Can flies be bred as gardeners, weeding undesirable pests from the crop? That is what a European Union (EU) research project has achieved, offering hope for farmers battling the broomrape, one of nature's parasites.
© Fotolia, 2012
Over the course of a two-year EU-funded research project, called Biobroom, Slovakian doctor Peter Tóth uncovered the intricate relationship between the broomrape and the broomrape fly, Phytomyza orobanchia, by decrypting the way they involuntarily communicate through chemical language. The larvae of flies live within broomrape seed capsules and feed on seeds within days. Toth found out which chemicals were attracting the fly, and then made synthetic versions. He was then able to attract flies in the field, so they could be deliberately released in fields infested by broomrapes. He believes his work could lead to an efficient, herbicide-free control of parasitic weeds in all vulnerable crops.
Tóth is assistant professor at the Slovak University of Agriculture in the city of Nitra where he teaches in agricultural entomology, weed control and integrated pest management. His project, backed by €166,563 of funding from the EU's Marie Curie Actions fellowship programme, ran from October 2008 to October 2010 at Wageningen University, in the Netherlands.
Tóth is now working on two patents for applications from the research. One will use the reinforced chemical compound bait to trap and redistribute the flies, while the other is for an early warning system that detects when plants are infested, even before they appear above ground. Tóth says he expects the applications will be picked up by farmers across Europe suffering from broomrapes.
Although its blooms can sprout charming violet, amber or burgundy flowers, broomrape is a small noxious weed that attaches itself to the roots of other plants, sucking out their water, minerals and carbohydrates. The broomrape – or Orobanche – does not use chlorophyll, the green pigment critical for photosynthesis in most plants, and depends entirely on other plants for nutrients. Once a host is infested, its growth slows and yield losses can be significant.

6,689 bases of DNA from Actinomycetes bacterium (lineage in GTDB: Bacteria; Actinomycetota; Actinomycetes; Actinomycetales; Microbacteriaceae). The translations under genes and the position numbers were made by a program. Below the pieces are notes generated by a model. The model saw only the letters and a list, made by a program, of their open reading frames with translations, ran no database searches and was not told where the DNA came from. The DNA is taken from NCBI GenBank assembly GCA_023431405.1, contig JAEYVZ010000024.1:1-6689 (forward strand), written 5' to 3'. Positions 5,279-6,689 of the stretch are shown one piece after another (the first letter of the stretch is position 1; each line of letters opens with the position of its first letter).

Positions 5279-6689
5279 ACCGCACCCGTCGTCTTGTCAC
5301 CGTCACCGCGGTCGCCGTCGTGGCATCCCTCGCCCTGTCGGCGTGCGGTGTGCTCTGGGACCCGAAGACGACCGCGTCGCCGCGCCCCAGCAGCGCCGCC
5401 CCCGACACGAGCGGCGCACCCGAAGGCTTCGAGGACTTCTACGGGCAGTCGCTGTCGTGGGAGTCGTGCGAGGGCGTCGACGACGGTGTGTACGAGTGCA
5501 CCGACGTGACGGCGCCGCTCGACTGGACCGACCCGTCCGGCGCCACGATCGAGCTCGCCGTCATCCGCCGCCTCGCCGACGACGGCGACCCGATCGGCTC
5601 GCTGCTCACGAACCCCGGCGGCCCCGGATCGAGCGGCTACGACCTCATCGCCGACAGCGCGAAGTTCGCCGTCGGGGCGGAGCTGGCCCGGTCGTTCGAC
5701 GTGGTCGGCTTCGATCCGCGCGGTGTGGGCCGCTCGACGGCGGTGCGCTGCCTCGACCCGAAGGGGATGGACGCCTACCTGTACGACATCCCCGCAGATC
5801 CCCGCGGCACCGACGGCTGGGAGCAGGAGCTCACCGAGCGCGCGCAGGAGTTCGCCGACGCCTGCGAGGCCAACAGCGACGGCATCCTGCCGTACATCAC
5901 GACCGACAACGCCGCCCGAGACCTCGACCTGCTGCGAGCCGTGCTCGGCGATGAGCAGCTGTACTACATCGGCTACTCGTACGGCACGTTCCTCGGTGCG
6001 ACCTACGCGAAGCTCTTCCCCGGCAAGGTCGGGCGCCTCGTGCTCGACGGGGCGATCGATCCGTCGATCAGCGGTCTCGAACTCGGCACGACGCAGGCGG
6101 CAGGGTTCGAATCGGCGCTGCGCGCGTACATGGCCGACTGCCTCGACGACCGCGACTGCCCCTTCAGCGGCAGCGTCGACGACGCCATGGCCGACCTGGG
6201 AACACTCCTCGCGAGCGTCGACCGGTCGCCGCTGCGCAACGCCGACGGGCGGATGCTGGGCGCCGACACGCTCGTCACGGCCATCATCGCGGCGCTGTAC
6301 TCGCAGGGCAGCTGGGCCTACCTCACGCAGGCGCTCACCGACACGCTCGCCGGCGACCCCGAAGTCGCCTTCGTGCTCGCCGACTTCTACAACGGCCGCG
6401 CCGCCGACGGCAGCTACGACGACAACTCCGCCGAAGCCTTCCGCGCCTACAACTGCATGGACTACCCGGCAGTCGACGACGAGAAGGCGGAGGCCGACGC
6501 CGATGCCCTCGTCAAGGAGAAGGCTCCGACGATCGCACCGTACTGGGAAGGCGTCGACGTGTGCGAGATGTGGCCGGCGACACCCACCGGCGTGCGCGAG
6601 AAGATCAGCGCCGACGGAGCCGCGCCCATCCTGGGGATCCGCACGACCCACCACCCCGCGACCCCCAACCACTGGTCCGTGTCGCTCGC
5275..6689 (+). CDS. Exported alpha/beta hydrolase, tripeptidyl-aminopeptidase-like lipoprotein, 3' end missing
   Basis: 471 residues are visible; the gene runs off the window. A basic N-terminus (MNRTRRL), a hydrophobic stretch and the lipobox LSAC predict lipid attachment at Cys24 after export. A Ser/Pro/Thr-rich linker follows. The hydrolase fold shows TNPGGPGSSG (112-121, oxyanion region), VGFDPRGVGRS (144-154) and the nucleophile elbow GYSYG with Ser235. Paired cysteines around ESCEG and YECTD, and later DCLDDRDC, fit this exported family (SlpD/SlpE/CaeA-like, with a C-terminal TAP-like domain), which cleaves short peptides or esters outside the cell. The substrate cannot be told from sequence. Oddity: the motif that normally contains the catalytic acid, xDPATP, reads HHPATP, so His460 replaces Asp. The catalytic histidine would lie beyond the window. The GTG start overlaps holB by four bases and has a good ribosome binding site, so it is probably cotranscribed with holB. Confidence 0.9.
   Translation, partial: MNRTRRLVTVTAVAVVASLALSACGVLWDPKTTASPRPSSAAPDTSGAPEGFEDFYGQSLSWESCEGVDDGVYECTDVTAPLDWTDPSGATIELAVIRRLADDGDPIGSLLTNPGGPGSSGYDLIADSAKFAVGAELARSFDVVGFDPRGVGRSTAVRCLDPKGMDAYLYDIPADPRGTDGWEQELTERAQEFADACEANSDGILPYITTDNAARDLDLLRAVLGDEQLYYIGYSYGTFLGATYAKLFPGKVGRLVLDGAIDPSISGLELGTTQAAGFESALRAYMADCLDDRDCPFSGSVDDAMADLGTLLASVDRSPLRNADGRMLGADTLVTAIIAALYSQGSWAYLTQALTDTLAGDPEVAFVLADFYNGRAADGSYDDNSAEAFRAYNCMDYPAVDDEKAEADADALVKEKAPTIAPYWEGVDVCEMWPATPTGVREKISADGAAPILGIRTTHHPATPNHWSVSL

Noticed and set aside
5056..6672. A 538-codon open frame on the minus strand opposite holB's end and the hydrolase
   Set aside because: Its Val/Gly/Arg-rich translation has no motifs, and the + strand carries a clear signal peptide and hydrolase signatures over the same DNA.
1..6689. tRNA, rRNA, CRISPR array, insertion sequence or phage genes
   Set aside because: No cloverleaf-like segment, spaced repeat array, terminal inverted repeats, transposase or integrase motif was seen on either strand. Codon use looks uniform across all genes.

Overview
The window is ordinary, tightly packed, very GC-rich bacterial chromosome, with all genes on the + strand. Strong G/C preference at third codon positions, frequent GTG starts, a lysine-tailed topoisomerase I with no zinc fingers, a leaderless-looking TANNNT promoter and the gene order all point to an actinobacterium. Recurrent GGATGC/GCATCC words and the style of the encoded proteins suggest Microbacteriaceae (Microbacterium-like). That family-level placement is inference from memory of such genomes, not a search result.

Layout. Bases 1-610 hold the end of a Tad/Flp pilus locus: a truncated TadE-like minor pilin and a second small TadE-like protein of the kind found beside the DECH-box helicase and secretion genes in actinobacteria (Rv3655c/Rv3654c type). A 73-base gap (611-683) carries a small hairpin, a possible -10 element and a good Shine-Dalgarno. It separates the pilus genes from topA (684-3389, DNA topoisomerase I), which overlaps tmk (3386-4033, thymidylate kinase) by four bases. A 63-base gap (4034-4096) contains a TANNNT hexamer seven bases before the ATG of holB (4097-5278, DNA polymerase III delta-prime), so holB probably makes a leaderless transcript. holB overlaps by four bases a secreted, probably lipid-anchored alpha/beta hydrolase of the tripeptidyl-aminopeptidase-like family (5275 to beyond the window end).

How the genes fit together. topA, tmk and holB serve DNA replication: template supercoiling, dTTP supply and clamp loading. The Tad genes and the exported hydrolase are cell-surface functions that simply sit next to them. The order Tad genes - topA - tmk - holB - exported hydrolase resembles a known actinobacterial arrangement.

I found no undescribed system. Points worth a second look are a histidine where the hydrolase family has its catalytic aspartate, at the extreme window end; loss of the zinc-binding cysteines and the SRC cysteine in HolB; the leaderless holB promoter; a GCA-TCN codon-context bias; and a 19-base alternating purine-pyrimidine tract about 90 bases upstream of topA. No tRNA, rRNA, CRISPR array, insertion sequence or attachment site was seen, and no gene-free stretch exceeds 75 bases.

Farmers struggle to control the broomrape, whose scaly flower shoots produce millions of dust-size seeds that are easily dispersed, and long-lived. Indeed, they spend most of their life cycle dormant in the soil, sometimes for decades, making them hard to detect. Broomrape has plagued European agriculture for years, although climate change has made it more aggressive recently, Tóth says. "In Slovakia, in particular, many field plots are infested," he points out. "These plants are almost uncontrollable, and it is a real problem in tomatoes, tobacco and hemp crops. In some areas they have stopped growing tobacco and tomatoes."
Tóth's research looked at the intricate workings of the insect-plant interactions. "I wanted to know why the fly is attracted to broomrape," he says. "I found that it is love at first sight. There is a love potion, a special chemical compound emitted by the broomrape."
Tóth then identified, isolated and chemically reinforced the compounds that attract the flies. This was a complicated task given that there are some 200 broomrape species, and each one is using slightly different plant's language to communicate with surrounding environment emitting more than 200 different volatile organic compounds, he explains. Tóth then narrowed it down by finding out the basic alphabet of broomrape's language - the 40 compounds that all broomrapes give off.
But which compounds actually attract the flies? "We checked by asking the fly," Tóth says. That meant testing the compounds by seeing whether the flies, whose antennae had been removed, were drawn to them. He found 12 compounds that were particularly attractive. Based on the three most attractive compounds for the fly he then made synthetic mixtures, which were then used as a bait to conduct mass trappings of the flies. These synthetic mixes are still being perfected, but if they are successfully commercialised, it could offer an environmentally-friendly protection against a crop menace.